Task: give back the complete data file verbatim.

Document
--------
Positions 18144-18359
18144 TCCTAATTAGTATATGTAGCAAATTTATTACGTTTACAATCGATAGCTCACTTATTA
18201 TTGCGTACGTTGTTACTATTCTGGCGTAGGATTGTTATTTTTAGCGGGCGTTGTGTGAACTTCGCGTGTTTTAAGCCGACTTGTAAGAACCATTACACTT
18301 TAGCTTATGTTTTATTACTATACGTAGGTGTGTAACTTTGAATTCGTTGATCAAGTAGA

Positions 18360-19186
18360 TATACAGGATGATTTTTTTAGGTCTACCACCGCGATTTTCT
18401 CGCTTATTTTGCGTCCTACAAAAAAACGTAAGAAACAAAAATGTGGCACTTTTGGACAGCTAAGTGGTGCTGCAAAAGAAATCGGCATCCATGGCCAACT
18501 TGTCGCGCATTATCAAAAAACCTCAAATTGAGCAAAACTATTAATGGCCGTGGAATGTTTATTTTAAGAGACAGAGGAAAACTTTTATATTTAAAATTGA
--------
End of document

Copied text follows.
Positions 18144-18359
18144 TCCTAATTAGTATATGTAGCAAATTTATTACGTTTACAATCGATAGCTCACTTATTA
18201 TTGCGTACGTTGTTACTATTCTGGCGTAGGATTGTTATTTTTAGCGGGCGTTGTGTGAACTTCGCGTGTTTTAAGCCGACTTGTAAGAACCATTACACTT
18301 TAGCTTATGTTTTATTACTATACGTAGGTGTGTAACTTTGAATTCGTTGATCAAGTAGA

Positions 18360-19186
18360 TATACAGGATGATTTTTTTAGGTCTACCACCGCGATTTTCT
18401 CGCTTATTTTGCGTCCTACAAAAAAACGTAAGAAACAAAAATGTGGCACTTTTGGACAGCTAAGTGGTGCTGCAAAAGAAATCGGCATCCATGGCCAACT
18501 TGTCGCGCATTATCAAAAAACCTCAAATTGAGCAAAACTATTAATGGCCGTGGAATGTTTATTTTAAGAGACAGAGGAAAACTTTTATATTTAAAATTGA